More Light Onto Georgia State’s Sand Volleyball Team

Previously, we wrote about Georgia State’s decision to build a women’s sand volleyball team to balance out the numbers after creating a football team. The case sheds light onto how schools address compliance with Title IX, including how they use proportionality, budget and student interest to make decisions.

For Georgia State, the relatively low cost of sand volleyball — $1.5 million — in comparison to more popular female sports like crew — helped them to decide what women’s sport they would create after football. It is interesting to note that there are only 15 spots on the team.

However, other schools, like Old Dominion, paid more — $2.75 million — to create a female crew team that would allow 75 athletes to participate.

The Atlanta Journal-Constitution has the details:

[S]and volleyball seems like an odd choice for an urban campus such as Georgia State’s, but it comes with a relatively small price tag: four scholarships spread among as many as 15 players. The estimated start-up cost of $1.5 million covers building three courts and bleachers, among other things.However, it’s an inexpensive addition when considering the cost of building a pool for a swim team, or buying the land to build a practice facility and field for lacrosse, for example. Those sports create a lot of opportunities, but come at a big cost, particularly for urban campuses where real estate not only is scarce, it’s pricey.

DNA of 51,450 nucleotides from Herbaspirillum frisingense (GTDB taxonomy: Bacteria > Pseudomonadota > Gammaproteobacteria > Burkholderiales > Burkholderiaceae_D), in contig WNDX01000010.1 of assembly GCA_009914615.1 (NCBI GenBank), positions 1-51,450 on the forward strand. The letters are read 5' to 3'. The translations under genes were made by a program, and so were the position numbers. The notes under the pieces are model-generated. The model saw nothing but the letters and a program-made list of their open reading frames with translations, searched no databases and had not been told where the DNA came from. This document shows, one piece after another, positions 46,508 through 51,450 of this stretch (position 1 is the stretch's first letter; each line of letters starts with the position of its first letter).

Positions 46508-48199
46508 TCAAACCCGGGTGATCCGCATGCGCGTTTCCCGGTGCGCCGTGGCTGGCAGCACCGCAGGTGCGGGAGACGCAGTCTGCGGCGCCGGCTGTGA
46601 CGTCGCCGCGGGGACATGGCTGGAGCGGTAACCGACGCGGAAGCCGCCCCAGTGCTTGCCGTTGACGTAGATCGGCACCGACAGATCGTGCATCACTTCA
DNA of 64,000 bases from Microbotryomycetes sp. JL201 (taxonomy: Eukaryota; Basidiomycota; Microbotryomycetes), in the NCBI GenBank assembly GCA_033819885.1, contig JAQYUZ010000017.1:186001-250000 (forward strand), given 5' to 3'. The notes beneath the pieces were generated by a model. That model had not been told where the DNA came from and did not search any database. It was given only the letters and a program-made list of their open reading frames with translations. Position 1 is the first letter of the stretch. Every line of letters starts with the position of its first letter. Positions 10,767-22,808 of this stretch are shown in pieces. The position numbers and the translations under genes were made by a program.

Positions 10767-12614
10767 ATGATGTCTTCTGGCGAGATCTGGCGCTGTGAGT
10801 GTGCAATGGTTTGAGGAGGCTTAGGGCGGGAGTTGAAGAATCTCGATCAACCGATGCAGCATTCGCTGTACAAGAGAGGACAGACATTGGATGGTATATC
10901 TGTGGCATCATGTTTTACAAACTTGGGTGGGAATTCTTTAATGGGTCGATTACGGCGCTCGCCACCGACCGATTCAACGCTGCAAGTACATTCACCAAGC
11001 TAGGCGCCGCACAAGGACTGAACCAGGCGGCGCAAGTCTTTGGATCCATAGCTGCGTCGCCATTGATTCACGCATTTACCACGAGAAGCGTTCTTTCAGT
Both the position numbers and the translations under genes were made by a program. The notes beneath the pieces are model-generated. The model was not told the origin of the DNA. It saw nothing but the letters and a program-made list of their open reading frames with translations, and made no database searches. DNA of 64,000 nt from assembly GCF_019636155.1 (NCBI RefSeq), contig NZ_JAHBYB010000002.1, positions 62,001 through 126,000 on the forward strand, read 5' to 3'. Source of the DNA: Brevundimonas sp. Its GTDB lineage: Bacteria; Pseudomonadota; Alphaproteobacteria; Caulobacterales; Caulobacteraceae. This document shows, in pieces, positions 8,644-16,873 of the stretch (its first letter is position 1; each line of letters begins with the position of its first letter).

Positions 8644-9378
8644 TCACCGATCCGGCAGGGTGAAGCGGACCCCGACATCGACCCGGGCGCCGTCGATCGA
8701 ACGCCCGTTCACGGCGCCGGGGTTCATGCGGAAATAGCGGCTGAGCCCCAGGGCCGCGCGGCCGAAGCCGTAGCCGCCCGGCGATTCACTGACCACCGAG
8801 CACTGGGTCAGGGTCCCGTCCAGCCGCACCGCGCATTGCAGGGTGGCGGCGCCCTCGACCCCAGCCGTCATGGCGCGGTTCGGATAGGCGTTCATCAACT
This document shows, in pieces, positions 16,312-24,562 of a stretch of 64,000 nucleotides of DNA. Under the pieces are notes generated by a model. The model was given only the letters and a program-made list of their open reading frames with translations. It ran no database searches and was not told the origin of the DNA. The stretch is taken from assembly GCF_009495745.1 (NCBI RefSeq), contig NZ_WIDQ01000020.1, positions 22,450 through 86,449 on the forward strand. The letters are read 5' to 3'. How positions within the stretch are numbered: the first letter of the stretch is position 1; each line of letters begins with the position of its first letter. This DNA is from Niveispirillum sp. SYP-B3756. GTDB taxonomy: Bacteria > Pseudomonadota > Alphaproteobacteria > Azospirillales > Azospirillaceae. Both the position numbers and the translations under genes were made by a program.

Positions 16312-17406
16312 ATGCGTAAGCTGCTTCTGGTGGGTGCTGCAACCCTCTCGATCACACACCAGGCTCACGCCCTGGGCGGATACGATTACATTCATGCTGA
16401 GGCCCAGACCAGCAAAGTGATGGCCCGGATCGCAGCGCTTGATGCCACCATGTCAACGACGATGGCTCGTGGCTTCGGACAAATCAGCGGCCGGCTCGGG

Old Dominion, located on the Chesapeake Bay in Virginia, chose a slightly more expensive route, but one that created numerous opportunities. It constructed a world-class crew facility at a cost of $2.75 million. The team has 20 scholarships that can be divided among as many as 75 team members.

The athletic department also decided to fully utilize the maximum number of scholarships in each of its women’s sports, in addition to adding locker rooms for its women’s field hockey and lacrosse teams in its new football complex. It’s considering the addition of another women’s sport, but hasn’t decided which one.

“We want to make sure we are in compliance with Title IX because Old Dominion has always been a leader for women and women’s athletics,” athletic director Camden Wood Selig said. “We understand our history and want to make sure we maintain our consistency with our past relative to opportunities for women.”

As schools must find ways to balance out the numbers and as the economy continues to suffer, we will likely see more scenarios in which schools heed to budget needs, not interest, as a means to create opportunities for student athletes.

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